Thoughts spurred by ISIS, apparently. From New Scientist:
What turns an ordinary person into a killer? The idea that a civilised human being might be capable of barbaric acts is so alien that we often blame our animal instincts – the older, “primitive” areas of the brain taking over and subverting their more rational counterparts. But fresh thinking turns this long-standing explanation on its head. It suggests that people perform brutal acts because the “higher”, more evolved, brain overreaches. The set of brain changes involved has been dubbed Syndrome E – with E standing for evil.
Yes, evil is an intelligent choice.
Not a “natural” one. As Aesop’s fable tells it, the scorpion doesn’t sting because he is evil, but just because he is a scorpion. That’s what he does.
But get this:
In a world where ideological killings are rife, new insights into this problem are sorely needed. But reframing evil as a disease is controversial. Some believe it could provide justification for heinous acts or hand extreme organisations a recipe for radicalising more young people. Others argue that it denies the reality that we all have the potential for evil within us. Proponents, however, say that if evil really is a pathology, then society ought to try to diagnose susceptible individuals and reduce contagion. And if we can do that, perhaps we can put radicalisation into reverse, too. More.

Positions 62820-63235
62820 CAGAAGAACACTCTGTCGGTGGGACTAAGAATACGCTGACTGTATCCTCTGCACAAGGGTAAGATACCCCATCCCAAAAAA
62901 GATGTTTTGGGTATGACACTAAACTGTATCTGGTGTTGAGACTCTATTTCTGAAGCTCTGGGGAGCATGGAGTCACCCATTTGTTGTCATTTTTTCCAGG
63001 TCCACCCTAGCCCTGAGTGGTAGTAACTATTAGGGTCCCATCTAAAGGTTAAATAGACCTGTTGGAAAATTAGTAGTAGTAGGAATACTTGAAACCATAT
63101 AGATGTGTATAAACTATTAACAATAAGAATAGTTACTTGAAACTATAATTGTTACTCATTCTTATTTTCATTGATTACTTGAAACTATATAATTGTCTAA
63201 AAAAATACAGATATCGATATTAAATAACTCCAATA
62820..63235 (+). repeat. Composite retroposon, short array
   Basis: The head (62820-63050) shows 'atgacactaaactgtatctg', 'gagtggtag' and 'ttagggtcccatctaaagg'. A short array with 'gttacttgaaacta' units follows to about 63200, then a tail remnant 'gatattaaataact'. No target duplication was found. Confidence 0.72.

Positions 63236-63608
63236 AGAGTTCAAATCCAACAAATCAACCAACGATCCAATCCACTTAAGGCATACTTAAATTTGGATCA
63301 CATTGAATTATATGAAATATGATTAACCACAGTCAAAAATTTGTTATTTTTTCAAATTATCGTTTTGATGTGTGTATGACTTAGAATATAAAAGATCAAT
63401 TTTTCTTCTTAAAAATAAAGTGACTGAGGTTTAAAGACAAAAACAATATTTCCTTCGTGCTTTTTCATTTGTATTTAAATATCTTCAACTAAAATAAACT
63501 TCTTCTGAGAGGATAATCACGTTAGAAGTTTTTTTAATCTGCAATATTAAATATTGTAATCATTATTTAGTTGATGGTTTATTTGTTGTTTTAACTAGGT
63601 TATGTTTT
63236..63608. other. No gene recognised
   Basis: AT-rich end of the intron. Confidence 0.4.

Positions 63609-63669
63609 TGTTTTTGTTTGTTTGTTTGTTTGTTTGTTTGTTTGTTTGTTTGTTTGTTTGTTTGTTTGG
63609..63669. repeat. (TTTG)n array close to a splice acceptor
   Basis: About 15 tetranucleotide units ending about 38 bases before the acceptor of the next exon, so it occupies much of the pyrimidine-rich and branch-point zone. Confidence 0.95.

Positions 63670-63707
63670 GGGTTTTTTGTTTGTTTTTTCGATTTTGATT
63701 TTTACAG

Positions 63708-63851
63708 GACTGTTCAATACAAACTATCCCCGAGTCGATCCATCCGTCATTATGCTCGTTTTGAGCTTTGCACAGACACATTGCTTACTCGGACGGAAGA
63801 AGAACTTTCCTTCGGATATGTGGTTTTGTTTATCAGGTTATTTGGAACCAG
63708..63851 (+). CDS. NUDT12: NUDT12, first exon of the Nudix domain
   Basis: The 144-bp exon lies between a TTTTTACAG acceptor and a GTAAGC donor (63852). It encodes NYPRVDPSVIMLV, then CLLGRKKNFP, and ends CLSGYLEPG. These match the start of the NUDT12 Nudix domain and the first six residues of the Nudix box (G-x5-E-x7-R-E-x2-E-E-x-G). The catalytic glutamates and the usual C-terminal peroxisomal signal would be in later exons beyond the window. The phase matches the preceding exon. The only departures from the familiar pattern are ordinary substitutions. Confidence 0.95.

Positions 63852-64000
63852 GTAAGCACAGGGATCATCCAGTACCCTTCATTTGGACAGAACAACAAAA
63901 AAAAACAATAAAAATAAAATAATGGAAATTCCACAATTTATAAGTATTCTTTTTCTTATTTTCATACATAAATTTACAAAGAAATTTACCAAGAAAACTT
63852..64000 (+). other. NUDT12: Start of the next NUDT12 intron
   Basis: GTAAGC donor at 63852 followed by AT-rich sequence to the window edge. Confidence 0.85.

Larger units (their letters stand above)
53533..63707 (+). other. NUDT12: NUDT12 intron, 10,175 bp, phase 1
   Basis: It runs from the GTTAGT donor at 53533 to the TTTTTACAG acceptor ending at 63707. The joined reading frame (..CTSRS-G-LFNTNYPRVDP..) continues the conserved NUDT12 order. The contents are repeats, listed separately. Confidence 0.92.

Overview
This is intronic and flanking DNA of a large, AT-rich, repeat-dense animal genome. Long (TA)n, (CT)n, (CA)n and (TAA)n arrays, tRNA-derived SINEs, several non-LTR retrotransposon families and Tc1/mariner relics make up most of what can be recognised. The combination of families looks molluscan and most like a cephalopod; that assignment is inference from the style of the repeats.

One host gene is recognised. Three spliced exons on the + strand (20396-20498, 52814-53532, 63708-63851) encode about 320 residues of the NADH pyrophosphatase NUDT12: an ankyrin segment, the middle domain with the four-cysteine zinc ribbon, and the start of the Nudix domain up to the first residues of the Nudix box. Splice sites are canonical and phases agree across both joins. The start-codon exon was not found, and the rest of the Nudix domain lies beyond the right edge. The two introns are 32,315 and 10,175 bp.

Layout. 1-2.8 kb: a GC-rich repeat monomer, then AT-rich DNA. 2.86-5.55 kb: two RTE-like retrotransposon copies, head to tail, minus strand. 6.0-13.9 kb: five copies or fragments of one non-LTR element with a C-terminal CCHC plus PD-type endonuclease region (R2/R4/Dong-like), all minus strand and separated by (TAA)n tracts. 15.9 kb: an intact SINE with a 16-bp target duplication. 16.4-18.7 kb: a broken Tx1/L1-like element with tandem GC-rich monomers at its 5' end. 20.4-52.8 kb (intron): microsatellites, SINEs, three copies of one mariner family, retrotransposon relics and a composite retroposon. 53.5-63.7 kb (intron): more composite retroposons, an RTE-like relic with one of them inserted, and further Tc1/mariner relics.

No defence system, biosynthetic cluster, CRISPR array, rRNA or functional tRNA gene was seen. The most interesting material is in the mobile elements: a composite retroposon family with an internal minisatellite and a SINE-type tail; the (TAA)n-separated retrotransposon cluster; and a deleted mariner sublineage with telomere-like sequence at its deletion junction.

All that will really happen, of course, is that people diagnosed as “evil” will receive special privileges. That’s only bad news for those of us who are neither the perp nor the guy making a living off the perp.
See also: How can we believe in naturalism if we have no choice?
An evolutionary challenge: explaining away compassion, philanthropy, and self-sacrifice
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